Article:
On a school field in northern England last month, a group of boys closed in fast upon their target.
"Hey, Jamal, come here!" a teen in a blue sweater yelled as others strode beside him, one holding a phone aloft to record the pursuit.
A few yards ahead, Jamal kept walking, backpack strapped across his T-shirt and a cast around his arm. He had been injured a few days before in another incident at Almondbury Community School, according to police. He and his sister had been bullied repeatedly since fleeing the Syrian civil war and moving to West Yorkshire two years earlier, according to British news outlets, which did not fully identify the family.
Jamal was 15 - a year younger than the teen in the sweater, who walked fast to close the distance and swung a water bottle in his hand.
"What're you saying now then?" he called out to Jamal.
Jamal was not saying anything, but he stopped and turned.
"Huh?" Jamal said.
The videographer adjusted his cellphone to get Jamal in the frame with his antagonist. A crowd of students formed a loose semicircle around them, most dressed in the Almondbury jacket uniform.
"What are you saying now then?" the teen in the sweater repeated, and this time he butted Jamal in the head as he said it.
"What are you saying now then! What are you saying now then!" The queries came so fast they sounded like a single word.
"Nothing," Jamal replied.
The teen in the sweater grabbed Jamal's neck, twisted him around and pushed him to the grass.
I am absolutely disgusted and mortified by the level of hate and ignorance shown by the cowards in this video. It is of a Syrian refugee who has been bullied constantly in Almondbury High School where apparently...this hasn't been taken seriously. #Share#Justice@georgegallowaypic.twitter.com/WqPvqLuFBE— Mohammed Khan (@sarah_nowha1234) November 27, 2018
"What are you saying now then? Eh! Eh! Eh?" he screamed. But if there was an answer to the question, Jamal could no longer give it. The teen in the sweater had a hand around his throat and was pouring water from the bottle into Jamal's mouth.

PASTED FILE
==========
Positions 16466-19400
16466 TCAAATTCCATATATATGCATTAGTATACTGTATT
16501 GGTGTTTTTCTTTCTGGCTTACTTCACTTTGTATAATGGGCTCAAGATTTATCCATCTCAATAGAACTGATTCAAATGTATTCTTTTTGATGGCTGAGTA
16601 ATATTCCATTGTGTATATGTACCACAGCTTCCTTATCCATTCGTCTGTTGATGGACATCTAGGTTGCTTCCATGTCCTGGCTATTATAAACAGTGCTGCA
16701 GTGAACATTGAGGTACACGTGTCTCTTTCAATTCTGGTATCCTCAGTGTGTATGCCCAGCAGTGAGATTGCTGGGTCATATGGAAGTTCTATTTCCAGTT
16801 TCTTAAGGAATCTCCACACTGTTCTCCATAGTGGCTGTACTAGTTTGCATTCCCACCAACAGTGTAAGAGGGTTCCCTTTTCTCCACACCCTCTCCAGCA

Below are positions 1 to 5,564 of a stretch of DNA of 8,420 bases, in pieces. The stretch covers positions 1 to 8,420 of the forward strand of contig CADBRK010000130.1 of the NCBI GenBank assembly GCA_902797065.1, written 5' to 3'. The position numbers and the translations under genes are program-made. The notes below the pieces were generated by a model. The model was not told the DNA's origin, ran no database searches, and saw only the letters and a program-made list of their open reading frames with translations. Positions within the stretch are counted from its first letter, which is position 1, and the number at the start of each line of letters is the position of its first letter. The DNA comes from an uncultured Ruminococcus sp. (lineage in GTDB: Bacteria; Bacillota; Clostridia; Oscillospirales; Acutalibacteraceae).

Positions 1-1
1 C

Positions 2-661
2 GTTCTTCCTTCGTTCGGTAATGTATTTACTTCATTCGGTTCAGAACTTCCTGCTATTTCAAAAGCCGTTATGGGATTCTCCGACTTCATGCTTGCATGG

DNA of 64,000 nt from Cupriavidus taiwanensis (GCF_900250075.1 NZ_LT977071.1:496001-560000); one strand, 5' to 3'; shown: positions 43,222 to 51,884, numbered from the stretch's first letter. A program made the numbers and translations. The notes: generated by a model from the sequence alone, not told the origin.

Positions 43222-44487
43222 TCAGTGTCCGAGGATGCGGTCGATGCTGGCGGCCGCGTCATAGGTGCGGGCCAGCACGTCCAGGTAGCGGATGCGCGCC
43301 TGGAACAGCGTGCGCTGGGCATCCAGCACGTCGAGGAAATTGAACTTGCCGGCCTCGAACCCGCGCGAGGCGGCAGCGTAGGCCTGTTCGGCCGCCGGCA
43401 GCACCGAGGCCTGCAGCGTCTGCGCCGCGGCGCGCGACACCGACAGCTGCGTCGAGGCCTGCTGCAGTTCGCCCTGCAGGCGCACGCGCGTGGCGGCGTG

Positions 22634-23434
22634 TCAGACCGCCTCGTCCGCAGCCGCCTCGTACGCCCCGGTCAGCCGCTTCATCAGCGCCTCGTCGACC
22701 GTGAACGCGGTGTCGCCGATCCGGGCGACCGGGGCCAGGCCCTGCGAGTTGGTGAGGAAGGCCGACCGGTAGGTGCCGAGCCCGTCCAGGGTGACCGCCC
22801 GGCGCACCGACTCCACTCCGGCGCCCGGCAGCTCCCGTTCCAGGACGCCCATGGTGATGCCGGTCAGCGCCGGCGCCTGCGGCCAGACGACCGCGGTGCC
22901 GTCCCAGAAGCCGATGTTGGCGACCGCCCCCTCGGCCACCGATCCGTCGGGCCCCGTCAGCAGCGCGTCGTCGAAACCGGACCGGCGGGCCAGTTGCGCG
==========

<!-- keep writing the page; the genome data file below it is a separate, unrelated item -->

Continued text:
"I'll drown ya, you little bastard, I'll drown you!" he shouted as Jamal coughed and sputtered.
He broke free and rolled away a second later. In the final scene of the video, whose publication on social media this week could very well change both teens' lives, Jamal stands up.
Students around him jeer and whoop and swish their ties, but he does not react. He simply rights himself and walks away, across the field and out of the frame - into a form of celebrity he never asked for.
"When I saw everyone looking at this video, I felt ashamed of myself and why it happened," Jamal told ITV on Wednesday, after footage of the October 25 incident made its way onto Twitter and Facebook, where it was viewed and shared hundreds of thousands of times. "I woke up and just started crying. They think I'm different. Different from them."
But where Jamal felt shame, others saw quiet dignity in his suffering and were inspired to do something about it.
Facing global outrage over the attack, West Yorkshire Police announced Tuesday that they were investigating reports of "racially aggravated assault." Police said Wednesday they had charged Jamal's attacker with assault.
"To the Syrian refugee - I say sorry. It's not the welcoming, friendly Britain we are supposed to be," Tobias Ellwood, a member of Parliament, wrote on Twitter, one of several politicians and celebrities who helped turn the 40-second video into a symbol of anti-immigrant hatred.
A local resident named Mohammed Tahir got in touch with Jamal's family and started a GoFundMe campaign for Jamal and his family and guardians on Tuesday.
Jamal "has been subject to months of bullying along with his little sister. To the point where his little sister has broken the lenses in her glasses and attempted to cut her own wrists in school toilets," Tahir wrote on the fundraising page, which a GoFundMe spokesman told The Washington Post is authentic. "Having left a war torn country, the least they deserve is to live in peace without being harassed."
The fundraiser raised more than $150,000 on its first day, and the amount continues to climb.
But there are things that money can't fix.
Jamal's hometown is Homs, ITV reported, which has been besieged and devastated for years in the Syrian war. He spent nearly half his life as a refugee in Lebanon before being resettled in 2016 by the British government in the town of Huddersfield, about midway between Manchester and Leeds.
Now, Jamal told ITV, his family may need to flee again. The bullying at Almondbury Community School has only increased since footage of the October attack went viral, he said, and has escalated into threats at his home.
After airing the interview, ITV played another video, recorded Tuesday at the school.
It showed a girl in a pink hijab being shoved between two students, then thrown onto the same field that Jamal had escaped a month earlier.
The girl was Jamal's little sister, the station reported. Police said they are investigating the incident.
(Except for the headline, this story has not been edited by NDTV staff and is published from a syndicated feed.)